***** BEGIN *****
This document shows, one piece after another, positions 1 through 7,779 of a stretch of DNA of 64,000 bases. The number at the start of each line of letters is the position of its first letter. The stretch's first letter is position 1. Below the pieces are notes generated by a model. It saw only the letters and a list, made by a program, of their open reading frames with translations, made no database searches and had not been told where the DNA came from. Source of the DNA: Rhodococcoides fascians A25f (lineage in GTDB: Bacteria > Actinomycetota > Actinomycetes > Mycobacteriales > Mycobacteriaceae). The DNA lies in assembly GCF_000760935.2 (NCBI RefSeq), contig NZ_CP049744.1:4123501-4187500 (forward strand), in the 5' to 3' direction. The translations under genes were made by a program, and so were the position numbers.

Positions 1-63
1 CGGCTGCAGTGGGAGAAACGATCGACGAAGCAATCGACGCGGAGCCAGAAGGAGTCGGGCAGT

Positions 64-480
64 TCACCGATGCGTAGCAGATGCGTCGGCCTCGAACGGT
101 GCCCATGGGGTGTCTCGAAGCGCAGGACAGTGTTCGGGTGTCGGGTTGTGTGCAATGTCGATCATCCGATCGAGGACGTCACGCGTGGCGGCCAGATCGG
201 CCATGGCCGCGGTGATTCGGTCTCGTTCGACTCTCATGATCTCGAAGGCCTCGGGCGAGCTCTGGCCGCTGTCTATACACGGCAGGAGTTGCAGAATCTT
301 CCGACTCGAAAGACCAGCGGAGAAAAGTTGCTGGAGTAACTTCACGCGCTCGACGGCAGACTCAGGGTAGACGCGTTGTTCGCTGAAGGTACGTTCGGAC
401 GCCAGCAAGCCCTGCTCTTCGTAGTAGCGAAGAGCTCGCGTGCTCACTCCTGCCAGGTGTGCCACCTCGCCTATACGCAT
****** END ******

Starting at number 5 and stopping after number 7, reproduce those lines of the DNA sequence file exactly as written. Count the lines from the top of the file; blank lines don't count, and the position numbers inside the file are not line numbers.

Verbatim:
64 TCACCGATGCGTAGCAGATGCGTCGGCCTCGAACGGT
101 GCCCATGGGGTGTCTCGAAGCGCAGGACAGTGTTCGGGTGTCGGGTTGTGTGCAATGTCGATCATCCGATCGAGGACGTCACGCGTGGCGGCCAGATCGG
201 CCATGGCCGCGGTGATTCGGTCTCGTTCGACTCTCATGATCTCGAAGGCCTCGGGCGAGCTCTGGCCGCTGTCTATACACGGCAGGAGTTGCAGAATCTT